Key Breed Facts
Intelligence / Trainability
Children and Other Pets
Caring for a Cavalier King Charles Spaniel
Average Cost to keep/care for a Cavalier King Charles Spaniel
Breed Specific Buying Advice
The Cavalier King Charles Spaniel is among one of the oldest toy breeds boasting an illustrious history that can be traced back several centuries. The Kennel Club only recognised the Cavalier as a unique breed in 1944 and by the seventies, they were to become one of the most popular dogs in the UK. Cavaliers are larger than their King Charles cousins and they boast a longer, less snubbed nose too.
Cavaliers are known to be easy-going dogs that easily adapt to many lifestyles, whether it's living in a country environment or in an apartment in town. They are also known to be very good around children of all ages and become valued members of a family. They are also incredibly loyal and devoted companions, never too demanding. In general, the Cavalier King Charles Spaniel is unlikely to show any aggression towards people or other animals because of the ultra-kind and laid-back natures which is why they have consistently remained one of the most popular breeds not only in the UK, but elsewhere in the world too.
The breed's history is a bit hazy, but what is known is that Cavalier King Charles Spaniels have been around for a very long time. There is some evidence of the breed originating in the Far East and Japan. The breed may also share their ancestry with other breeds from that region of the world, namely the Japanese Chin and the Pekingese.
The Cavaliers we see today are directly descended from the small Toy Spaniels depicted in 16th, 17th and 18th Century masterpieces when it was customary for European royalty to be offered toy spaniels as gifts to ladies in Court during the Tudor period which they carried around to keep their hands warm. It was not until the Stuarts were on the throne that these spaniels were given their "Royal" title of King Charles Spaniels because the King would rarely go anywhere without his favourite dogs in tow. There are some people believe toy spaniels were crossed with pugs to produce a smaller face, more pronounced eyes and domed heads in the breed although because no records were kept, their breeding was a little hit and miss.
The earliest record of a toy spaniel in the UK is in a painting of Queen Mary 1 and King Philip. They were a particular favourite of well-bred ladies in Tudor times and valued as 'comforters' which saw these little dogs usually sitting on a lady’s lap during carriage journeys which is when they really did need their hands keeping warm.
The breed fell out of favour for a while, but regained their popularity during Queen Victoria's reign and has remained one of the most popular breeds right up till modern times. It was during the reign of Queen Victoria that dog shows started to be held and when enthusiasts began showing an interest in setting a standard for the Cavalier King Charles Spaniel with an end goal being to produce a more desirable dog. The result being a spaniel with a shorter face which eventually became the flat face, domed head and longer ears.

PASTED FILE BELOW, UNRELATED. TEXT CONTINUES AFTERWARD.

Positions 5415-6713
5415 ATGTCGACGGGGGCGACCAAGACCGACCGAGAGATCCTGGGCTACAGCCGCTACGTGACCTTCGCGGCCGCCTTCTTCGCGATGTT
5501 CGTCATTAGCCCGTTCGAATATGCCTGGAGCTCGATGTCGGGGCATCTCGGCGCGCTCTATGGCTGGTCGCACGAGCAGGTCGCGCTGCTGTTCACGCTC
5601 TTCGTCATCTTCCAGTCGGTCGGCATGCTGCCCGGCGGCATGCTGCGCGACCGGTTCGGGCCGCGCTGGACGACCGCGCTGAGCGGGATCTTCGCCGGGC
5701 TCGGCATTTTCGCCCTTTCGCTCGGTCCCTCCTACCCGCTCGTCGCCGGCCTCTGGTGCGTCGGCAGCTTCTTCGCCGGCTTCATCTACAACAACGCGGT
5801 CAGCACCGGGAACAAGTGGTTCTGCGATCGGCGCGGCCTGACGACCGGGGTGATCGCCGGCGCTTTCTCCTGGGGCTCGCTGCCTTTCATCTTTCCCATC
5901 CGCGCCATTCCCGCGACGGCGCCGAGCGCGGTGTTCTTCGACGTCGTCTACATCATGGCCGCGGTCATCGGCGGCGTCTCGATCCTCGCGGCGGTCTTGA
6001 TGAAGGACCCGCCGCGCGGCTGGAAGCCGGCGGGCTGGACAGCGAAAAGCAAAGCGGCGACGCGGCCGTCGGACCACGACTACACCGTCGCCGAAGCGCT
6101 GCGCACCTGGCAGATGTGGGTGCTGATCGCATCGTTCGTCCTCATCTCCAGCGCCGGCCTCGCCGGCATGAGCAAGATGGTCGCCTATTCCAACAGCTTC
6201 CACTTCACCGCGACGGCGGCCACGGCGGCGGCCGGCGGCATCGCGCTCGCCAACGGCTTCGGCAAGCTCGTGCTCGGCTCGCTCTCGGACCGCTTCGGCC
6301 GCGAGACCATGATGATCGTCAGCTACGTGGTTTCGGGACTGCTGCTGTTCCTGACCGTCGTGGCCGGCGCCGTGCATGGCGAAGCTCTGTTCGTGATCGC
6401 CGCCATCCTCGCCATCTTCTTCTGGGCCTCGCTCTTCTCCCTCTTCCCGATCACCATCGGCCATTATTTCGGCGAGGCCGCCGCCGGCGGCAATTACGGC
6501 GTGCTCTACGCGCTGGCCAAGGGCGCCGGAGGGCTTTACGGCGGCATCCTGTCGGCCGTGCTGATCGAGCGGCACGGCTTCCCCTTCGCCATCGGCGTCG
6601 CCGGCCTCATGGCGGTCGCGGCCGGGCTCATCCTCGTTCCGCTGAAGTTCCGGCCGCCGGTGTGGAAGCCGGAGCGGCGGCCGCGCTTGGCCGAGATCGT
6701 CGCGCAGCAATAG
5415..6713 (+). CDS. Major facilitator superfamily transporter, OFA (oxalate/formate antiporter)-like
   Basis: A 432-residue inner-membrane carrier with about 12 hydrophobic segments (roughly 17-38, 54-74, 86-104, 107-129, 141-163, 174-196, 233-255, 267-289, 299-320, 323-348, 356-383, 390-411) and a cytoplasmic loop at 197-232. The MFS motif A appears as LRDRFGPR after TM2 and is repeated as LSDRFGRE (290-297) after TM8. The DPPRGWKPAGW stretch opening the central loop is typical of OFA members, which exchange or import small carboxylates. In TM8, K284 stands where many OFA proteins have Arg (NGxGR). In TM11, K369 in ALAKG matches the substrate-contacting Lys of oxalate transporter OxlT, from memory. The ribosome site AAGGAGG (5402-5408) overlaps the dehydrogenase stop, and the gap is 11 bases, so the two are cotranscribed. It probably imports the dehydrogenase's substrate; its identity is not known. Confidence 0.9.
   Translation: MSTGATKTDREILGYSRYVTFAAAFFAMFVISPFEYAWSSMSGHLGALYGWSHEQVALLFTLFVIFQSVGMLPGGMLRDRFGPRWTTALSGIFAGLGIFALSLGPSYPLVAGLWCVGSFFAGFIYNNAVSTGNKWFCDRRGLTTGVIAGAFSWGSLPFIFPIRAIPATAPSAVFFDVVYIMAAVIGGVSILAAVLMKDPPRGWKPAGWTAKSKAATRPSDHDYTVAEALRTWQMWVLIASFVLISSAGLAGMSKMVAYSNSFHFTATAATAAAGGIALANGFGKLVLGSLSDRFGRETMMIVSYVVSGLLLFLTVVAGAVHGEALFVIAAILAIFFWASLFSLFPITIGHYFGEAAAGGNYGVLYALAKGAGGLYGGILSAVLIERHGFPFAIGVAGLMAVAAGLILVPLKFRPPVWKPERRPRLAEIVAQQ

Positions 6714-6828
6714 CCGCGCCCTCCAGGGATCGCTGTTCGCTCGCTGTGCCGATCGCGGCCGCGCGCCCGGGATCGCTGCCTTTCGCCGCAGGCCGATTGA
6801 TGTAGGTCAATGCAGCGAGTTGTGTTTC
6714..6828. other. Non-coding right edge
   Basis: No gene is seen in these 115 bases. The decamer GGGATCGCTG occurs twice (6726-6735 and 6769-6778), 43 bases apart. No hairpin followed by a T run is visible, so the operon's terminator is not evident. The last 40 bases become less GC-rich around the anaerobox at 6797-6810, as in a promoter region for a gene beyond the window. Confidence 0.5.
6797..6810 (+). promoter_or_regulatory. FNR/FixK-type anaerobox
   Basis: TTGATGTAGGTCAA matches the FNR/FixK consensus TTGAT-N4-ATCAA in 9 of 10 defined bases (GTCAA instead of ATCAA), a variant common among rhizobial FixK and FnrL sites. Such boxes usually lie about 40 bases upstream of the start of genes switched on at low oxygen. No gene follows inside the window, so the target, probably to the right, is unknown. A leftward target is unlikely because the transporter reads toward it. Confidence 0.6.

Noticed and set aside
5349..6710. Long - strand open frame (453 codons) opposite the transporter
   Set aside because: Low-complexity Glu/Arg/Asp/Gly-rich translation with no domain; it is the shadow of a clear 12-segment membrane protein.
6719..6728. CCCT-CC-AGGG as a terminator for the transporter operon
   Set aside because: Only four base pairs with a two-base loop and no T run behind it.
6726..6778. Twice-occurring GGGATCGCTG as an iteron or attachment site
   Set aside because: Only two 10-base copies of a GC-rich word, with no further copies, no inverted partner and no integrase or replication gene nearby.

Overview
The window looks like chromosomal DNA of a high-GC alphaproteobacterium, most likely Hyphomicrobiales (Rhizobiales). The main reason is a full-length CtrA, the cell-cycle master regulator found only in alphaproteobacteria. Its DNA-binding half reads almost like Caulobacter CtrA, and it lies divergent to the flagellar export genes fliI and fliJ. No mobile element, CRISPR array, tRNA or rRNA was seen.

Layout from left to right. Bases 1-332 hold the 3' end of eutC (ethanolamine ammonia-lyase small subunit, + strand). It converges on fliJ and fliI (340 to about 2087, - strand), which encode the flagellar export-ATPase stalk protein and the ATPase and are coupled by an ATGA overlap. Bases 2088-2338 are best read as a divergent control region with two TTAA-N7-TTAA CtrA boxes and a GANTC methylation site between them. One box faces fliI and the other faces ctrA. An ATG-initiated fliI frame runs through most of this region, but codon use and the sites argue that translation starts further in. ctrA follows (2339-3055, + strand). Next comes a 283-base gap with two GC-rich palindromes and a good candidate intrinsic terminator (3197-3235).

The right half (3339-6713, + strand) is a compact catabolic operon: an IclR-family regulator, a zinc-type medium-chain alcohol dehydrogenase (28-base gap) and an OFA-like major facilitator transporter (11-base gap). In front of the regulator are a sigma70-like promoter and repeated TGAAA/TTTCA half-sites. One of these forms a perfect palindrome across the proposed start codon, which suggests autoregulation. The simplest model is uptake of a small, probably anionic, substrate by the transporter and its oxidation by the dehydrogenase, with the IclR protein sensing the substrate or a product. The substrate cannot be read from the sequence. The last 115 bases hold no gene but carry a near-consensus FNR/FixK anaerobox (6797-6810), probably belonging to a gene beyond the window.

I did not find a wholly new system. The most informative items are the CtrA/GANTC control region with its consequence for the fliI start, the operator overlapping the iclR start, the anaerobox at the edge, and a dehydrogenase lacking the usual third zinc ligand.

An American called Roswell Eldridge who was a true enthusiast of Toy Spaniels set about encouraging UK breeders to produce dogs with "longer faces, flatter skulls with a spot in the centre", but his wishes were only followed by a few breeders one of which was Mrs. Hewitt Pitt, but because the numbers of longer faced dogs were so few, they were not given recognition by the Kennel Club at the time. It was not until 1928 that the first Cavalier King Charles Spaniel Club was founded with a little spaniel called Anne's Son being used to set a breed standard which remains much the same as the breed profile of today. The standard was based on images of the spaniels that were around during the 16th, 17th and 18th Century.
It was not until 1945 that the Kennel Club finally granted the Cavalier King Charles Spaniel recognition as a separate breed and by the sixties the number of dogs registered grew to four figures with 60 Cavaliers having been crowned Champion Dogs. In 1963, the first of the breed won the Toy Group at Crufts and ten years later, another Cavalier was awarded Supreme Best in Show at Crufts bringing the breed into the limelight not only in the UK, but elsewhere in the world too which included countries like Australia, New Zealand, America, Finland and Sweden to name but a few.
By the late 1970's, Cavalier King Charles Spaniels were becoming more and more popular at shows with dogs becoming Champions at many events with numbers reaching 10,000 by the early eighties. During the 1990's, Cavaliers often won top prizes in the Toy Group and these charming dogs continue to make their mark both at shows where they continue to be crowd and judge pleasers and the home thanks to their sweet natures and loving, loyal personalities.
Height at the withers: Males 30 - 33 cm, Females 30 - 33 cm
Average Weight: Males 5.9 - 8.2 kg, Females 5.9 - 8.2 kg